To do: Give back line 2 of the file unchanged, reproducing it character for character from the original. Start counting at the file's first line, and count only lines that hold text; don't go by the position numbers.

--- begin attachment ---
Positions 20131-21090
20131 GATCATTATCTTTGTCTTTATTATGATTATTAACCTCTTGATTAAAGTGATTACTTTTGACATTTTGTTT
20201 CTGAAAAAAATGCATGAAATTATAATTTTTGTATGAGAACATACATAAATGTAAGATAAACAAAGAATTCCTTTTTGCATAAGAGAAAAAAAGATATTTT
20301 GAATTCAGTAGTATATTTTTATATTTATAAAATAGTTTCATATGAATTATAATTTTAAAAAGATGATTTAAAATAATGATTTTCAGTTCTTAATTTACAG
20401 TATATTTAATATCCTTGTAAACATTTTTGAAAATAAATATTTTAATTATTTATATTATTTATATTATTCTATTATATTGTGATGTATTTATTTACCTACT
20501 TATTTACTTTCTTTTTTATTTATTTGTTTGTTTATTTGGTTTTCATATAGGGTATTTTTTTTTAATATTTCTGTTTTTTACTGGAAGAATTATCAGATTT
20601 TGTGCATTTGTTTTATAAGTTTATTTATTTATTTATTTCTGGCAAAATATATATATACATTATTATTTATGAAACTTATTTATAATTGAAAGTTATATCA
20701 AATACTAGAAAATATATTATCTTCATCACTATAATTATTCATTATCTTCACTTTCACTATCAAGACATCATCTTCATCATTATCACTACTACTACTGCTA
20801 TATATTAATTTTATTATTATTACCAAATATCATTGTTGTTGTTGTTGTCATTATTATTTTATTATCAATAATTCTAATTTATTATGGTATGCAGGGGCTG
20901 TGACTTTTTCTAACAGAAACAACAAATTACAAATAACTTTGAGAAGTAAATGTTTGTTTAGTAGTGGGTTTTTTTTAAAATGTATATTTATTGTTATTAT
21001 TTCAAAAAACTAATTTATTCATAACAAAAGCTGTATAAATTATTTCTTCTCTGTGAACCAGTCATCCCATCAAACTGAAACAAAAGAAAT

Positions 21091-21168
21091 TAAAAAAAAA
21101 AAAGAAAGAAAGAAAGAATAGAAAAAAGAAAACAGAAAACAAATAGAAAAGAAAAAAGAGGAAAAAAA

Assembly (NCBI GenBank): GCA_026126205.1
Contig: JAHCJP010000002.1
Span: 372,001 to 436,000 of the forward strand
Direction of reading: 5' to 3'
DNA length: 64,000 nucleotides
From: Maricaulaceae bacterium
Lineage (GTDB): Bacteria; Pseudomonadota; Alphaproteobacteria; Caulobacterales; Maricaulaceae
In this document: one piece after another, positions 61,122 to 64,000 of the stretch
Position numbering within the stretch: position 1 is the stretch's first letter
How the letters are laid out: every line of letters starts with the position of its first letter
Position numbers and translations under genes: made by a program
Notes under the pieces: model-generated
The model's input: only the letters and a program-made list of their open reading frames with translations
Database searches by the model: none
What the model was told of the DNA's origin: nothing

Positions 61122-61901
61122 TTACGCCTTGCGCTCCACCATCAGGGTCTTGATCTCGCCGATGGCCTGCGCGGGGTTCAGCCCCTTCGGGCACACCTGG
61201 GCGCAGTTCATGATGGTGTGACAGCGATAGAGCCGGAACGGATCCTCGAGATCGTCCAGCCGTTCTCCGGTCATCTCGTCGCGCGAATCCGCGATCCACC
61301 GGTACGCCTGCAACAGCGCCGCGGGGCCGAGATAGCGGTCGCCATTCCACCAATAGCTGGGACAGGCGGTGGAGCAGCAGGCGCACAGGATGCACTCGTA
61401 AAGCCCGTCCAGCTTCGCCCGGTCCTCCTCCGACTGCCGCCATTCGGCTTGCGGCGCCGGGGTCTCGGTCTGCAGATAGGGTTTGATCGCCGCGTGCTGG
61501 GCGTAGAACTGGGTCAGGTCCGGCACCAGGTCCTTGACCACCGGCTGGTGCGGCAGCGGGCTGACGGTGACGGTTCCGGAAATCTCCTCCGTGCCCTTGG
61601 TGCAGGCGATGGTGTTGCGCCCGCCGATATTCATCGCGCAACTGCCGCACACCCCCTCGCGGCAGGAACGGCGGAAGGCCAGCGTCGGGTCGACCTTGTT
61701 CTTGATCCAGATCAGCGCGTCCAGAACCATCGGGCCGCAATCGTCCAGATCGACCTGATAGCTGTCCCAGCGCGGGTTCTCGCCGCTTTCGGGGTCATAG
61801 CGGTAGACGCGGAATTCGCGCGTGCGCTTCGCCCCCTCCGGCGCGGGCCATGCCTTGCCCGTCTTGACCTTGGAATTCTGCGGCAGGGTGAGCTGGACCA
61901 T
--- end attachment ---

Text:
20131 GATCATTATCTTTGTCTTTATTATGATTATTAACCTCTTGATTAAAGTGATTACTTTTGACATTTTGTTT